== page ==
With Secret Warriors, Bendis reveals one of the biggest twists of the time – that all of SHIELD was really Hydra! This has already been done in the MCU in both Captain America: Winter Soldier and Agents of SHIELD, but it’s still a pretty awesome twist.
Following the skrull invasion Hydra roars back with a vengeance, as Baron Von Strucker rebuilds the organization with fellow Hydra leaders Kraken, Viper, Madame Hydra, and others. Juggling all these villains along with our own crew is tricky, and the comic definitely feels like it plods along for this first arc, ultimately culminating in a GI Joe-style army battle in which everyone escapes to fight again.
“God of Fear, God of War” (#6-10) brings our team in direct conflict with Osborn’s Dark Avengers. Given Fury’s SHIELD ties, Phobos’ father issues, and the grand political scheme behind Dark Reign, it was only a matter of time.
Thankfully it’s not a literal crossover. Instead supplemental reading is suggested by reading a few issues of Thunderbolts, some of which literally just retells the exact same scenes (like Nick Fury getting captured). It’s actually quite fascinating watching the same scene play out with slightly different dialogue and art styles.
I ended up reading a single issue of Thunderbolts and then went back to Secret Warriors. I enjoyed Thunderbolts up until they restructured the team and sent most of them to Dark Avengers. Apparently the real Black Widow was posing as the blonde one on that new team, so her story (along with Songbird’s) intersected with Nick Fury’s in an interesting way. Including this crossover further lessens the time we spend with our actual team of young powered people, however.
Issue #10 focuses solely on Phobos. With the team battling the Dark Avengers (somewhat, they’re vastly outmatched), the young telepathic God of Fear reunites with his frightening father. Their complex relationship is surprisingly well done (and further expanded in a later issue…or maybe it was a Dark Avengers issue…). At the end it made me enjoy and respect both Ares and Phobos a lot more.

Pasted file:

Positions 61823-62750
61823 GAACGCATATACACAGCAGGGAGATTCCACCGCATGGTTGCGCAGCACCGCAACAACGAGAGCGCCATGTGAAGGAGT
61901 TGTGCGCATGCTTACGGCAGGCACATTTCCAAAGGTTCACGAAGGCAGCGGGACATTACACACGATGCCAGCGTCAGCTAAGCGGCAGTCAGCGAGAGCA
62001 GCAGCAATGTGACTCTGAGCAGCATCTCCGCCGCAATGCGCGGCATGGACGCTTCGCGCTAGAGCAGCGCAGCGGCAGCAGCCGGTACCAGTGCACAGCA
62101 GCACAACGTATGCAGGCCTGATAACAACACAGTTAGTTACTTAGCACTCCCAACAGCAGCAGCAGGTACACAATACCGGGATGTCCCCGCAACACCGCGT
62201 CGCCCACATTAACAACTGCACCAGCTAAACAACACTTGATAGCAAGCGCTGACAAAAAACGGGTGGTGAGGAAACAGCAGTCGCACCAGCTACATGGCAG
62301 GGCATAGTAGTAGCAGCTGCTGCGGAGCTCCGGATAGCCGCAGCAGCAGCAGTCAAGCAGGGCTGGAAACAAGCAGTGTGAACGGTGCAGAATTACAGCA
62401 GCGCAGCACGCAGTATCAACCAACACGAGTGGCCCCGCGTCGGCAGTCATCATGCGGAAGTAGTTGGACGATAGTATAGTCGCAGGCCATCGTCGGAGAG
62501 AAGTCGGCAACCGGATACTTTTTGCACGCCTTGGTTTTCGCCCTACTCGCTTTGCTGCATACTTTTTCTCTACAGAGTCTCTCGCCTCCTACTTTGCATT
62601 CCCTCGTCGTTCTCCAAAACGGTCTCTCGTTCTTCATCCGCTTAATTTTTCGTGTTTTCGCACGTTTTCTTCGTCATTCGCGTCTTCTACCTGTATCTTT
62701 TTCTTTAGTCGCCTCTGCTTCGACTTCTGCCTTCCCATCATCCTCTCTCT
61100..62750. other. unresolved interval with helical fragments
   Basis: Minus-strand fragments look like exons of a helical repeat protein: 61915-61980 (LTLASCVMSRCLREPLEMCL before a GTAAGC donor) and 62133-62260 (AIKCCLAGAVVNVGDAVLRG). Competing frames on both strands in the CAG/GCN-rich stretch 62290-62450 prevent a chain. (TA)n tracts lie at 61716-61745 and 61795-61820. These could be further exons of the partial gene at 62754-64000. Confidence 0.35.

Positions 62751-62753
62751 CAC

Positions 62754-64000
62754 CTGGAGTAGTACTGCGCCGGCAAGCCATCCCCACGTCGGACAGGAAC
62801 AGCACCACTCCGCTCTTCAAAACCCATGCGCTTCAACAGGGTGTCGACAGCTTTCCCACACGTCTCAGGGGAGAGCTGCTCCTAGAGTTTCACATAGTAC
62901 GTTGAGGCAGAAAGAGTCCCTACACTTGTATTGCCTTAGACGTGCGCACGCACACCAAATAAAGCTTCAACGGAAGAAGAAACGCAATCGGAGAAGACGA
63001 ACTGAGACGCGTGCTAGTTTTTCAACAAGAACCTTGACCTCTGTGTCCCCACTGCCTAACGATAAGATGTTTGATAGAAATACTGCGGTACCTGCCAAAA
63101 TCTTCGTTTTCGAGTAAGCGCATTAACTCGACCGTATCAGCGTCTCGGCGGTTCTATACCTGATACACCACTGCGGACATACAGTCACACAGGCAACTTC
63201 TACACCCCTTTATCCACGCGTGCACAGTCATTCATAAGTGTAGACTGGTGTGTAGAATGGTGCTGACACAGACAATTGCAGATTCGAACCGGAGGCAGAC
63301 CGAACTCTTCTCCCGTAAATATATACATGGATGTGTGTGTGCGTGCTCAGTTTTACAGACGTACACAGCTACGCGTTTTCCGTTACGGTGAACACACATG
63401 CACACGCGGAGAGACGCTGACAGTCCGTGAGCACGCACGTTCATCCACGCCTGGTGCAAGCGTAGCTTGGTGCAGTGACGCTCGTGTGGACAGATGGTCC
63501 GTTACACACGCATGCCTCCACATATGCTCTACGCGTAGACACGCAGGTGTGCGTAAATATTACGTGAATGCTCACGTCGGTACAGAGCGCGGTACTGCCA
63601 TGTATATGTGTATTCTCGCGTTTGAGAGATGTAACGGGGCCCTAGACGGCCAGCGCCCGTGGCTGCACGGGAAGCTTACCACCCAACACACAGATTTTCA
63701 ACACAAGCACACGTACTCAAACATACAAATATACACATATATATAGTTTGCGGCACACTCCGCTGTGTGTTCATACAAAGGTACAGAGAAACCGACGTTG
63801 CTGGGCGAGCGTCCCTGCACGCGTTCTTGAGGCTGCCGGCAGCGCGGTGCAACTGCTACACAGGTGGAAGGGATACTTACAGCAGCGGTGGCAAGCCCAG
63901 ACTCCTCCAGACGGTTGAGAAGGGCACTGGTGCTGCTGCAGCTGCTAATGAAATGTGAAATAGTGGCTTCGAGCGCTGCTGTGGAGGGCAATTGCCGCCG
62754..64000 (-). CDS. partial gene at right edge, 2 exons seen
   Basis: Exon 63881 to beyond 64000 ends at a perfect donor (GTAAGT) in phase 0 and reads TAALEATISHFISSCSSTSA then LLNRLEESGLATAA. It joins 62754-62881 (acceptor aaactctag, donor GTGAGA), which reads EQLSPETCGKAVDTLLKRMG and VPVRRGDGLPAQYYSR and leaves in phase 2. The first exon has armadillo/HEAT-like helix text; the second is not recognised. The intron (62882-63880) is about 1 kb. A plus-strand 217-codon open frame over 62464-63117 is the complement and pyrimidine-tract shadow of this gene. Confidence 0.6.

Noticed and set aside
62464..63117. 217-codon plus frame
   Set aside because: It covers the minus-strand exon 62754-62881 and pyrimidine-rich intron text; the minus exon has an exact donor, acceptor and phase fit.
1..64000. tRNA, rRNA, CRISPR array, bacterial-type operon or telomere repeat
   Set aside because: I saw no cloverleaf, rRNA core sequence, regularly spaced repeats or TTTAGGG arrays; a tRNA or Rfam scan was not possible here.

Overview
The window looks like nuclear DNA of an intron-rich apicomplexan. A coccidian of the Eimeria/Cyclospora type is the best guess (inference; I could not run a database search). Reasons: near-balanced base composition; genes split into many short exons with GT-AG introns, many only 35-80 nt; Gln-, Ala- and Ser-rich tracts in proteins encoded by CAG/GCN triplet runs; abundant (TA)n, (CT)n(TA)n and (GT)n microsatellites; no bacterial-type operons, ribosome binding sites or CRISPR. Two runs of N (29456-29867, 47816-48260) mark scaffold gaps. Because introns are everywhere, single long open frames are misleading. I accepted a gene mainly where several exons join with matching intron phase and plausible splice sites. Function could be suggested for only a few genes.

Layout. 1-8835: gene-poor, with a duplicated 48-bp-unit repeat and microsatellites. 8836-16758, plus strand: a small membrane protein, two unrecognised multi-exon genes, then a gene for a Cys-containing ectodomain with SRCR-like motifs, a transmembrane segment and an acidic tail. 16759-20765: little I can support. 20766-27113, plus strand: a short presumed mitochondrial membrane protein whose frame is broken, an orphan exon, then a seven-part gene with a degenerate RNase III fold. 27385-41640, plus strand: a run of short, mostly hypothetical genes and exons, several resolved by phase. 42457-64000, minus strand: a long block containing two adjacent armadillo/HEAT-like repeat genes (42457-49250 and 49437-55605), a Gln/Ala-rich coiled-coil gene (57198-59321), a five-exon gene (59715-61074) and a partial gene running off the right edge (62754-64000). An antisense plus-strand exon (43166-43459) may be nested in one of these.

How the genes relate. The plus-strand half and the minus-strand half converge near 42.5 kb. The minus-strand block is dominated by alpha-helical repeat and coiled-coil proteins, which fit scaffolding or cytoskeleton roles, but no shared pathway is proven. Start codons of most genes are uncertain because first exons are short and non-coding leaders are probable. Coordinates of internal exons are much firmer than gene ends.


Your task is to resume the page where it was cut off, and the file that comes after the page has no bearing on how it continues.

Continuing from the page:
“Wake the Beast” (#11-16) finally puts Hydra back as our main villains. New writer Jonathan Hickman, like Bendis, is unafraid to spend huge amounts of time and space developing the villains.
Hydra has their own traitor to deal with, and another faction rises up. Leviathan is essentially the Soviet version of Hydra, and seemingly operates in a similiar way with a huge army of faceless troops and a few superpowered foes. Adding them into the mix dilutes everything else that’s going on. Hopefully it leads to some interesting twists, turns, and mega-battles in the future. I say hopefully because the entire 3-arc Volume ends on a damn cliffhanger involving the betrayal of one of our heroes!
Secret Warriors: The Complete Collection Volume 1 has some fantastic art, most of it by Stefano Casselli. It’s an easy, comfortable style that skillfully portrays a haggard, aging Nick Fury along with a frustrated Daisy, and all the crazy cool designs of Hydra and Leviathan villains.
The storytelling gets a bit lost with the number of characters and factions in play. After sixteen issues I only feel like I know maybe half of the actual Secret Warriors team. However, Nick Fury is delightfully entertaining and well written, and the GI Joe-style battles are a lot of fun. Secret Warriors is methodically written and slowly evolving, and I look forward to future payoffs.